The usual sign, at that time, among the teachers and pupils, for a Roman, was portraying an aquiline nose by placing the forefinger, crooked, in front of the nose. As I was prevented from using my finger in this way, and having considerable command over the muscles of my face, I endeavored to give my nose as much of the aquiline form as possible, and succeeded well enough for my purpose….

The outlines of the process were the following:

A stretching and stretching gaze eastward, with an undulating motion of the head, as if looking across and beyond the Atlantic Ocean, to denote that the event happened, not on the western, but eastern continent. This was making a little progress, as it took the subject out of the range of American history.

A turning of the eyes upward and backward, with frequently-repeated motions of the head backward, as if looking a great way back in past time, to denote that the event was one of ancient date.

The aquiline shape of the nose, already referred to, indicating that a Roman was the person concerned. It was, of course, an old Roman.

Portraying, as well as I could, by my countenance, attitude, and manner an individual high in authority, and commanding others, as if he expected to be obeyed.

Looking and acting as if I were giving out a specific order to many persons, and threatening punishment on those who should resist my authority, even the punishment of death.

Here was a pause in the progress of events, which I denoted by sleeping as it were during the night and awakening in the morning, and doing this several times, to signify that several days had elapsed.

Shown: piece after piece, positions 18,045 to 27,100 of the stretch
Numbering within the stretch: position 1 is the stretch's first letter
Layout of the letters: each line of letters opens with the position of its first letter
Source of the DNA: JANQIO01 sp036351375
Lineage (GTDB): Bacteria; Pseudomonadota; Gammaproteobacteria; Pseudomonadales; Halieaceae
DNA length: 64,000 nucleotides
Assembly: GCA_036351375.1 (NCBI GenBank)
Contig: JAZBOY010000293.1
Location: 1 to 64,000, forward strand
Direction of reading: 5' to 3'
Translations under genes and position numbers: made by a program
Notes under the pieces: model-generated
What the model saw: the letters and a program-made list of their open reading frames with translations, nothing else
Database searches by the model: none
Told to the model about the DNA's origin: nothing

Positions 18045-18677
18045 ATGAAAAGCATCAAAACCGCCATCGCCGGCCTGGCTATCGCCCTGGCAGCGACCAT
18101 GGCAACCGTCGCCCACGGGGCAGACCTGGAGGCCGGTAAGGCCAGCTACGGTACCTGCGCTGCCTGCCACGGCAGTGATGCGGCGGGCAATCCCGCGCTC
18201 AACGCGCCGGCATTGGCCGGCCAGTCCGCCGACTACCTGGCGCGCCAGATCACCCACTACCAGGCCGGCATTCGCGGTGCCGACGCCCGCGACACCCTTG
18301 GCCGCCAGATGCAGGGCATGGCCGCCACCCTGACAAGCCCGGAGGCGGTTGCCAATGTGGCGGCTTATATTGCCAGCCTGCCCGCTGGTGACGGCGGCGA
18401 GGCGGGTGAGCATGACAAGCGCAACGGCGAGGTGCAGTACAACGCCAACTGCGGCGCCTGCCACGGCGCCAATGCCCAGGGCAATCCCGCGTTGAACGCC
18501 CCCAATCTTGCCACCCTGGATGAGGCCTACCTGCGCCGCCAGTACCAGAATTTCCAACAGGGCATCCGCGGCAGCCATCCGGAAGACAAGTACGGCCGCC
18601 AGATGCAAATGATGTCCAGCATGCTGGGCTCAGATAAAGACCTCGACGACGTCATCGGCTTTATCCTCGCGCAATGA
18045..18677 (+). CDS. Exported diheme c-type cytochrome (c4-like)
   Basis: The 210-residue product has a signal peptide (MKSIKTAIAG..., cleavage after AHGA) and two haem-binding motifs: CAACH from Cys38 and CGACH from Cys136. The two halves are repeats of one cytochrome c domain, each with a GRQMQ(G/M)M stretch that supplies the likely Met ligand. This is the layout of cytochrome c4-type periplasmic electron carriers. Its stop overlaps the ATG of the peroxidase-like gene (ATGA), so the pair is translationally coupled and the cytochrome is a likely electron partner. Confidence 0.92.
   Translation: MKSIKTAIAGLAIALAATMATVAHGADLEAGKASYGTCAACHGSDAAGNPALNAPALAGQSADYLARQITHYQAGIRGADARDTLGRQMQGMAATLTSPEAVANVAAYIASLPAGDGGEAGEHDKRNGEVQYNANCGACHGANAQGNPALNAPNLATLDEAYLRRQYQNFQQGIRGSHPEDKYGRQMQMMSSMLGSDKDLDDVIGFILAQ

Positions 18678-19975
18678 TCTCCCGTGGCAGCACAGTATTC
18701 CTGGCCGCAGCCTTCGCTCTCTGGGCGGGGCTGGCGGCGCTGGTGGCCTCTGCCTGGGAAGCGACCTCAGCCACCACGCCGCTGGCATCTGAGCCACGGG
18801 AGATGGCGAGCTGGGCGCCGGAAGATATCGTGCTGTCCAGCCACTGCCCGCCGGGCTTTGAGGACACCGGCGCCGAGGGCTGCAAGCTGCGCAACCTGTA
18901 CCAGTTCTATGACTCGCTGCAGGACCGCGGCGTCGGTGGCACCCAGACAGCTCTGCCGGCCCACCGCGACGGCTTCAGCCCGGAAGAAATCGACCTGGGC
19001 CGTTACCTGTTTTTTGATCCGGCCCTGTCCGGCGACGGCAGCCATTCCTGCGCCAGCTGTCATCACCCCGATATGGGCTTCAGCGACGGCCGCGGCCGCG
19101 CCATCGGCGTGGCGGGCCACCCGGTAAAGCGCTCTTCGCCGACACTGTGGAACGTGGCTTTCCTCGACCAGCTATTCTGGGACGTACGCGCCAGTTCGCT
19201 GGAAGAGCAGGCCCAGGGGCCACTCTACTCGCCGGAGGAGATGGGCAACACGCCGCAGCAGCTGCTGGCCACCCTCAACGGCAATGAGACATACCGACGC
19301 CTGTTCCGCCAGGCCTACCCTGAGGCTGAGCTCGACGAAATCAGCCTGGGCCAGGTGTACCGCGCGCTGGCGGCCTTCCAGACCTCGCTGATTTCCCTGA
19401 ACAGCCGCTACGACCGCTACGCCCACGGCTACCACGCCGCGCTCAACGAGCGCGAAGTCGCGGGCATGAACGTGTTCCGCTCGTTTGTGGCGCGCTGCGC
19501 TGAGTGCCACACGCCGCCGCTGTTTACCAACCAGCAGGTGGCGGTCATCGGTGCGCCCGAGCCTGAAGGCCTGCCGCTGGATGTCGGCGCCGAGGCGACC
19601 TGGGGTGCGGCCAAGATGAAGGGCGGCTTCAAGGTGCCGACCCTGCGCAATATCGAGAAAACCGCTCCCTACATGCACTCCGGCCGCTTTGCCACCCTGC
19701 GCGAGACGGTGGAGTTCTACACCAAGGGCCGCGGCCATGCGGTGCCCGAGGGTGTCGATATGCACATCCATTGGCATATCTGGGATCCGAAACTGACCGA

Looking with deep interest and surprise, as if at a single person brought and standing before me, with an expression of countenance indicating that he had violated the order which I had given, and that I knew it. Then looking in the same way at another person near him as also guilty. Two offending persons were thus denoted.

Exhibiting serious deliberation, then hesitation, accompanied with strong conflicting emotions, producing perturbation, as if I knew not how to feel or what to do.

Looking first at one of the persons before me, and then at the other, and then at both together, as a father would look, indicating his distressful parental feelings under such afflicting circumstances.

Composing my feelings, showing that a change was coming over me, and exhibiting towards the imaginary persons before me the decided look of the inflexible commander, who was determined and ready to order them away to execution. Looking and acting as if the tender and forgiving feelings of the father had again got the ascendency, and as if I was about to relent and pardon them.

These alternating states of mind I portrayed several times, to make my representations the more graphic and impressive.

At length the father yields, and the stern principle of justice, as expressed in my countenance and manners, prevails. My look and action denote the passing of the sentence of death on the offenders, and the ordering them away to execution.

He quickly turned round to his slate and wrote a correct and complete account of this story of Brutus and his two sons.

While it appears that the expressions of the features are not confined to the emotions or to distinguishing synonyms, it must be remembered that the meaning of the same motion of hands, arms, and fingers is often modified, individualized, or accentuated by associated facial changes and postures of the body not essential to the sign, which emotional changes and postures are at once the most difficult to describe and the most interesting when intelligently reported, not only because they infuse life into the skeleton sign, but because they may belong to the class of innate expressions.



MLA Source Citation:

Sign Language Among North American Indians Compared with that Among Other Peoples and Deaf-Mutes. 1881 AccessGenealogy.com. Web. 1 October 2014. http://www.accessgenealogy.com/native/divisions-of-gesture-speech-sign-language.htm - Last updated on Jan 5th, 2014